An ocean away, a threat to American salamanders looms: a newly-discovered disease called Batrachochytrium salamandrivorans. It's already hit European salamanders, spread by Asian amphibians who carry the fungal pathogen but are resistant to its ill effects. Salamanders further west, on the other hand, have up to a 96 percent mortality rate.
Biologists Karen Lips and Joseph Mendelson III took to the New York Times on Friday, urging the U.S. Fish and Wildlife Service to prevent the importation of salamander species.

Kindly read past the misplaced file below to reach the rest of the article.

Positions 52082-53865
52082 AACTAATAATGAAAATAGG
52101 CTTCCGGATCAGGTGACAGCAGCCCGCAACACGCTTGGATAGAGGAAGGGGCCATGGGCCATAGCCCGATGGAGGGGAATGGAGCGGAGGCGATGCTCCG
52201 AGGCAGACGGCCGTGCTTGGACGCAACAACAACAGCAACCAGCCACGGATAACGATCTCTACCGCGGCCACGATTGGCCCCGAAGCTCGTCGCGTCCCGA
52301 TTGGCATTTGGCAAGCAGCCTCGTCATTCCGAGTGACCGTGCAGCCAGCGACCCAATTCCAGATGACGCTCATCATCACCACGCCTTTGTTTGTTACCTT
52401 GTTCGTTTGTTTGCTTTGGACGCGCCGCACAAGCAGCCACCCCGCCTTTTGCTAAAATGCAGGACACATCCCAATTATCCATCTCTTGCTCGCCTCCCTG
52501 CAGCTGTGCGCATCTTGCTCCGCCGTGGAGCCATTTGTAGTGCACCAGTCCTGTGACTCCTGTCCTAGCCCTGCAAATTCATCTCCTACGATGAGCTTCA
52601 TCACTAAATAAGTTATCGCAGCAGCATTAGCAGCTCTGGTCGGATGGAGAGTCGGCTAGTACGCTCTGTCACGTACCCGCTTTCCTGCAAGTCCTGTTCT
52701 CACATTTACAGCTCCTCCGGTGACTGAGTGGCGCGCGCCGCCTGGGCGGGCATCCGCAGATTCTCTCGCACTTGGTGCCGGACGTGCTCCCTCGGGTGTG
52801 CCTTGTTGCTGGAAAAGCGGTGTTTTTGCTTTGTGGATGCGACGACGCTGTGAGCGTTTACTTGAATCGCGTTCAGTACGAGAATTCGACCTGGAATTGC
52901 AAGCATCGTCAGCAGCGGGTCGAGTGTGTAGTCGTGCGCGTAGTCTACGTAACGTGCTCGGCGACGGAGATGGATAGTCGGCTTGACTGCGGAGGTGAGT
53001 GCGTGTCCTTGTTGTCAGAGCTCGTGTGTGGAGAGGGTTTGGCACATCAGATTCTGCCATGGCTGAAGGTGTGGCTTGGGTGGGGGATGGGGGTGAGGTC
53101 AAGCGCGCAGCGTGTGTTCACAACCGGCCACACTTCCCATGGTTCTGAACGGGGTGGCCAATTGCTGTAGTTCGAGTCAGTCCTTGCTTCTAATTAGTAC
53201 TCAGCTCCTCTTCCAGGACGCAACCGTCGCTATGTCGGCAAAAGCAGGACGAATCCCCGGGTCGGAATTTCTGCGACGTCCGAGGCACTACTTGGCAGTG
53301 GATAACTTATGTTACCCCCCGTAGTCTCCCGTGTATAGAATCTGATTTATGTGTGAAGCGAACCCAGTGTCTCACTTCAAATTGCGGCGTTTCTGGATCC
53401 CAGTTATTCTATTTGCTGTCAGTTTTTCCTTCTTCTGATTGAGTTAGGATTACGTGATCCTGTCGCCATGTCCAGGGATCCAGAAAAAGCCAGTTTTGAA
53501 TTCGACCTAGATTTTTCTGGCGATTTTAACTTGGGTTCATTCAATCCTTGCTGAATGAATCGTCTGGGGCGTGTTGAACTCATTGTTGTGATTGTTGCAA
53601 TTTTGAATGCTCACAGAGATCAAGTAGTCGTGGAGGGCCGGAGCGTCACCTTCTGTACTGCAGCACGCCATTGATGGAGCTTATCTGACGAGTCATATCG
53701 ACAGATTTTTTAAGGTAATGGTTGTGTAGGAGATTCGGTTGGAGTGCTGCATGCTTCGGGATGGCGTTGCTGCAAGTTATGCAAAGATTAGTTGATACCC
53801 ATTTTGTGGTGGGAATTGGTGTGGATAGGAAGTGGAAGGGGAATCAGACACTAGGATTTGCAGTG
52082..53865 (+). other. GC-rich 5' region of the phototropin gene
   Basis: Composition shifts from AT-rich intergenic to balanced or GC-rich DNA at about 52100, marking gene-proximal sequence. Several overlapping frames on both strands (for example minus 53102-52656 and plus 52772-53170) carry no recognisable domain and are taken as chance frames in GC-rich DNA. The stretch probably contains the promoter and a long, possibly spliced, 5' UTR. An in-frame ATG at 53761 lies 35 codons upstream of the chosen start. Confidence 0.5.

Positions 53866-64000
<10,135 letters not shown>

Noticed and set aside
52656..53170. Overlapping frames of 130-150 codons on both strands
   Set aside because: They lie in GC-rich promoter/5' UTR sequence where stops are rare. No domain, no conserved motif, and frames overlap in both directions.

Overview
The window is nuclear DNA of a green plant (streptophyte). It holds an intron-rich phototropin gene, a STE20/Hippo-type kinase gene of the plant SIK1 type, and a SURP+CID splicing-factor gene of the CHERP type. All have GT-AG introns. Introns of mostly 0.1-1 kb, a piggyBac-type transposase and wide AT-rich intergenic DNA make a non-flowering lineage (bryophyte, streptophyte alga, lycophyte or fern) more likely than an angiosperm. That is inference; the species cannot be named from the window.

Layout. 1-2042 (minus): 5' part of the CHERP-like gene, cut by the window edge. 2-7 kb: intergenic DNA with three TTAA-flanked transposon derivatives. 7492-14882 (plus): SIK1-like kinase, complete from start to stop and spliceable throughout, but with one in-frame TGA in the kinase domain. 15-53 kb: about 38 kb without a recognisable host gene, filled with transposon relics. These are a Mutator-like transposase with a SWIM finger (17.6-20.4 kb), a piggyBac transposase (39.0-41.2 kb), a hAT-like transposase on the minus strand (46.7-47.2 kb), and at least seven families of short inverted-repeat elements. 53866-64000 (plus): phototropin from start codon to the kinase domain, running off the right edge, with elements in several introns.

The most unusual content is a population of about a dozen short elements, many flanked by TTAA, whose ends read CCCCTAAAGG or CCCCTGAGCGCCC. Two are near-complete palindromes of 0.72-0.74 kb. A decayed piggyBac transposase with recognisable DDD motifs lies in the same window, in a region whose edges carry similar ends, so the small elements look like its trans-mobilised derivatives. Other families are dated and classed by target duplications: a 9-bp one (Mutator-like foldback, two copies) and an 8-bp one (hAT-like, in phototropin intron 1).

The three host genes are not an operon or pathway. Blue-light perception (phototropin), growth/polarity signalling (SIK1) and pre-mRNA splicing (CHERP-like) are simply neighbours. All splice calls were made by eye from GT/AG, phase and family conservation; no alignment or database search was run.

This fungus has not arrived in the United States yet, so far as we know. But if it does, it is likely to spread across the country, as it appears to be doing in Europe, with catastrophic consequences. The continental United States has more species of salamanders than any other place on earth.
The threat of this new fungus, however, isn't the only pressing issue facing American amphibians. To say the last 30 years have not been kind to these animals would be an understatement; Lips and Mendelson, comparing Batrachochytrium salamandrivorans to what has come before, use phrases like "apocalyptic" and "mass die-offs."